Introduce yourself . . .
I’m a married wife and mother of two sons and now I have two granddaughters. I was inclined to go natural after having a reaction to a prescription medication that caused about 40% of my hair to fall out after going to the salon to have a relaxer put in my hair.
Are you relaxed, natural, texturized or texlaxed?
I wear my hair natural and occasionally with color after wearing my hair relaxed since age 14. From age 7 until 14 my hair was straightened with a hot comb.
What’s your story, how did you get to where you are?
My earliest memory of my hair was that it was very thick and kept braided because that was easy. Somewhere around the age of 7, my hair was straightened with a hot comb, and my ears had Vaseline put on them because they were constantly being burned.
Between ages 9 and 12, my hair was in its natural state except for occasional straightening for special occasions. I lived in several foster homes since birth, yet even after meeting my birth parents, the hair confusion continued.
By 14, I had a full-blown permanent relaxer which turned into a curl at age 17. At 19, I was back to relaxing my hair until age 23. I had a car accident that happened in 1990, so while I was in the hospital recuperating, my hair was in its natural state. Miraculously, I found someone who was willing to braid my hair from my hospital bed, and I wore braids, on and off, for the next two years.
Living on my own with a disability trying to figure out my hair situation was always challenging; getting into the salon chair at the beauty shops or leaning back over the sink or sideways is usually uncomfortable. I went through a plethora of hair stylists trying everything from weaves to goddess braids to tree braiding. These styles were very time consuming and costly, so I went back to braids because at least, then, I could find someone who could come to my home.
Finally, I felt my hair was a good length, and I found a stylist who was very good at relaxing my hair in 1998; her salon was wheelchair accessible, and I didn’t have to get out of my wheelchair to wash my hair or go under the hair dryer*; I was in heaven.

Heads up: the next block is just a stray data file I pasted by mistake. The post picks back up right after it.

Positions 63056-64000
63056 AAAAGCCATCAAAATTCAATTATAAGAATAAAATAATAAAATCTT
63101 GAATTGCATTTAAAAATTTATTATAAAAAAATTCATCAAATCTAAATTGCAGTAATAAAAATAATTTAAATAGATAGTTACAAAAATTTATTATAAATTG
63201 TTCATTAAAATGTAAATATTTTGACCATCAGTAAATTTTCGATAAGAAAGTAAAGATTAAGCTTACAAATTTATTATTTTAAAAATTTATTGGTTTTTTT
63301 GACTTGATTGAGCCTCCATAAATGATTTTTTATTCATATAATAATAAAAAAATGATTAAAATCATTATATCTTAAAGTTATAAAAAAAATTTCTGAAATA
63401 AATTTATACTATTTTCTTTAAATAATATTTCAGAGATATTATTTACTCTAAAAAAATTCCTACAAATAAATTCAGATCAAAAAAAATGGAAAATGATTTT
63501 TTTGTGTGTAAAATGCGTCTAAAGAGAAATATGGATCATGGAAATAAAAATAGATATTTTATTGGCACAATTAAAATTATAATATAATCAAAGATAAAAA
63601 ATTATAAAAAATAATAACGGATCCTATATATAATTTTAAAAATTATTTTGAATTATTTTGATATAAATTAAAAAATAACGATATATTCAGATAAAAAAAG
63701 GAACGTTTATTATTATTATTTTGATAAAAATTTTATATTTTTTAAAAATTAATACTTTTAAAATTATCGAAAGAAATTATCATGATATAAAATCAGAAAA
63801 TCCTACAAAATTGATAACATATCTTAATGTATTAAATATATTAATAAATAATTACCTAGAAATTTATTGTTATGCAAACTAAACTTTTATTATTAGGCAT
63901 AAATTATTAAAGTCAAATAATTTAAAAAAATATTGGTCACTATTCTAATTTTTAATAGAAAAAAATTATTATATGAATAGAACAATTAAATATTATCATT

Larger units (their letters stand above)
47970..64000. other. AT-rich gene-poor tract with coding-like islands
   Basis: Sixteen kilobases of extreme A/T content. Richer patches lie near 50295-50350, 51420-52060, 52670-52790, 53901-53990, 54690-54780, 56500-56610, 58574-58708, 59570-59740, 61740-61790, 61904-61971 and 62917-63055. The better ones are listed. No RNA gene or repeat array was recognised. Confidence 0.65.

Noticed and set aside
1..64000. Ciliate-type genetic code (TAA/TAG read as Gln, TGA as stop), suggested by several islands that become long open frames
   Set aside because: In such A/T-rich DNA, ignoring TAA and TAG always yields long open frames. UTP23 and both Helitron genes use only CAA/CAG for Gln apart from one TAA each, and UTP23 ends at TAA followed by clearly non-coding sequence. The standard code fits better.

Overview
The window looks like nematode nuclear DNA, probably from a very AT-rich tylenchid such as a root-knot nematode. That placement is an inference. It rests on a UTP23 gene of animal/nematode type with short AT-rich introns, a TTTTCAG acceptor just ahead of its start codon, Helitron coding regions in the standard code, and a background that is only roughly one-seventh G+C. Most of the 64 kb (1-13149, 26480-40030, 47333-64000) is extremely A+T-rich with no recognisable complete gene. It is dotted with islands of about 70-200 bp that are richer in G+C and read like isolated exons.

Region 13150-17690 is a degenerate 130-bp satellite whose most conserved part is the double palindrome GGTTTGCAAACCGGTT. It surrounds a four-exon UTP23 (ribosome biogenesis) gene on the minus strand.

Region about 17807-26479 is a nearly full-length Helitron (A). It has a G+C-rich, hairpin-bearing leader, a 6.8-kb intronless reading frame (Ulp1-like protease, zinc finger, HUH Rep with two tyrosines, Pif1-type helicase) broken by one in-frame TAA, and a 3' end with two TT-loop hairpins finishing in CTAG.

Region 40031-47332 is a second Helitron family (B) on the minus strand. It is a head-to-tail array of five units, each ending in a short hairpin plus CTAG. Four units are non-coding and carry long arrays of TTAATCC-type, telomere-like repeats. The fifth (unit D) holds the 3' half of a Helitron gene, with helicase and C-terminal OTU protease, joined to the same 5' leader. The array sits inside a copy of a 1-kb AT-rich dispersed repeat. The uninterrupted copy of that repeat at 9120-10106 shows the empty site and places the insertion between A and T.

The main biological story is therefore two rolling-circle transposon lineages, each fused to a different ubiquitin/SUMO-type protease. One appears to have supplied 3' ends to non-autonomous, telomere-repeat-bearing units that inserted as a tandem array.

Then, the inevitable happened. I was on medication for adult acne, and low and behold, one of the un-mentioned side effects was hair loss. I went for a relaxer touch up of my new hair growth and half way through my stylist exclaimed, “Your scalp is turning purple!!” I gasped, because I had no idea what was going on. By the time the session was over, I was leaving the salon with a scarf on my head, and 40% of my hair was in the garbage.
Needless to say, I cried all the way home and when I came through the door my husband hugged me and showed me several brand new scarves that he had purchased for me. Apparently, my stylist called him to let him know what had happened. I am so grateful for his support because he clipped the rest of the damaged hair off and I wore a tiny afro in 2004 until it grew out. People were not very welcoming of my short hair, so I left them alone and made new friends with other women who were going natural
I wore scarves and big earrings a lot until I was used to the short hair. As it grew longer I used Bronner Brothers’ hair care products on my twists. Wanting to stay natural but have the straight look, I had my hair flat-ironed; however, I noticed the heat was still causing breakage around my edges, so I quit using any heat-related tools and moved into dreadlocks.